Despite the fact it was 9 degrees (F) and just before 11:00 PM, I simply had to go out and try a shot of the Monday night (January 21) close conjunction of the Moon and Jupiter. Skies had cleared and the day’s occasional snows stopped, so I had a good opportunity. I stepped out on to our sidewalk and, tolerating the frigid breeze as long as I could, shot several exposures, bracketing the shutter speed. I only got one or two that were acceptable to me mostly due to focus being off. The image I’m sharing is sharp enough that (in the uncompressed original) even shows hints of Jupiter’s cloud belts, diagonal here in its tiny disk. None of Jove’s moons show due to the short exposure needed to record Earth’s Moon, just hours away from apogee. Pictures done and shared, it was off to slumberland having witnessed a cold celestial dance before bed. — James Guilford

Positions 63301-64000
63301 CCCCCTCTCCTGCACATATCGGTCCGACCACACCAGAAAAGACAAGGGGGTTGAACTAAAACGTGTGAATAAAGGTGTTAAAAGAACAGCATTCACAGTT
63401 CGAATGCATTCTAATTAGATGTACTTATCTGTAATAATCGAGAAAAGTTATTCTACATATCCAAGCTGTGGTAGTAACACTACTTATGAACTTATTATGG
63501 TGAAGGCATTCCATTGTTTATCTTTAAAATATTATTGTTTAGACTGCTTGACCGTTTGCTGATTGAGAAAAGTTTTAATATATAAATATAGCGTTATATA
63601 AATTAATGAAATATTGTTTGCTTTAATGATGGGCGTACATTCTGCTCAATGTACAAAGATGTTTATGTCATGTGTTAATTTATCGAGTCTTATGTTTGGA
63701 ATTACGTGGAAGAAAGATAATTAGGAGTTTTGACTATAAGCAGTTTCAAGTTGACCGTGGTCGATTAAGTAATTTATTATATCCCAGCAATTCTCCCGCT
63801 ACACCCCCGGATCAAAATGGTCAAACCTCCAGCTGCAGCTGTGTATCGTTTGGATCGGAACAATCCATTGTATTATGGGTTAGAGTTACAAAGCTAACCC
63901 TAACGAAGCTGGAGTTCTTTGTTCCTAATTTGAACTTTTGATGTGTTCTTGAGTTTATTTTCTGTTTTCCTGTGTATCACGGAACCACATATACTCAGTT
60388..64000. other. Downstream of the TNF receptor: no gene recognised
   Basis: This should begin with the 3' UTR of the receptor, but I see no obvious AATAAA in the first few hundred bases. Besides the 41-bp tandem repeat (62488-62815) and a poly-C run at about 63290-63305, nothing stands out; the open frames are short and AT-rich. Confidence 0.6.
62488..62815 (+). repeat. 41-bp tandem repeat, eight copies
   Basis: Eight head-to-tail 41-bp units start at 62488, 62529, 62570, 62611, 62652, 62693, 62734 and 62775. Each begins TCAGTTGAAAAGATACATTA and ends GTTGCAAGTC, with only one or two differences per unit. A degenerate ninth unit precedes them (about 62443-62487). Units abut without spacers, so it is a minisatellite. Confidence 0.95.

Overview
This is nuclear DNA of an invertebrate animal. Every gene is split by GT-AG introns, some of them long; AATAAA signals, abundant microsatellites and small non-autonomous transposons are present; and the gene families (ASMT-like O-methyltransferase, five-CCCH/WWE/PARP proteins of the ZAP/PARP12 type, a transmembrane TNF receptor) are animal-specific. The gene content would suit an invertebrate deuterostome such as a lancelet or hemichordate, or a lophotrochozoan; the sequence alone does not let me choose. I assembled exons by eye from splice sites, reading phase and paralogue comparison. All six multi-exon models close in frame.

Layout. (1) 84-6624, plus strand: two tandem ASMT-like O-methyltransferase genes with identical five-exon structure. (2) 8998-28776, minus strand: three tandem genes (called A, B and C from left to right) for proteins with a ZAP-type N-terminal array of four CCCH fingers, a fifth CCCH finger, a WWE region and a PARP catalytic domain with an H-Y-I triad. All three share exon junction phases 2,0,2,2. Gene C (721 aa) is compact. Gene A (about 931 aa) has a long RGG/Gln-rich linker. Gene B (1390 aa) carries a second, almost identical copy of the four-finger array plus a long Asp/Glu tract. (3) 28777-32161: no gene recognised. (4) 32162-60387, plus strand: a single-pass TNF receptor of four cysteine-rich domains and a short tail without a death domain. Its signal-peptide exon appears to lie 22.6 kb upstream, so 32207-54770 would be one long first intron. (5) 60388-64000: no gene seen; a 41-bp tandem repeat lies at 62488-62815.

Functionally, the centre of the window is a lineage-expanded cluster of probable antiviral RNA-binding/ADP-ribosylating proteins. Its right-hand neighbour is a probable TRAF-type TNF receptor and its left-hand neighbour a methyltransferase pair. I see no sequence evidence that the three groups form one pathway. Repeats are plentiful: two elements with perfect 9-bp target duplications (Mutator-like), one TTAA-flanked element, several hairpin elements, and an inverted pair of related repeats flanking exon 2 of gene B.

Notes: Single-exposure image — Canon EOS 50D: ISO 400, f/5.6, 1/500 sec., 400mm lens (600mm equiv.), cropped and adjusted in Adobe Photoshop.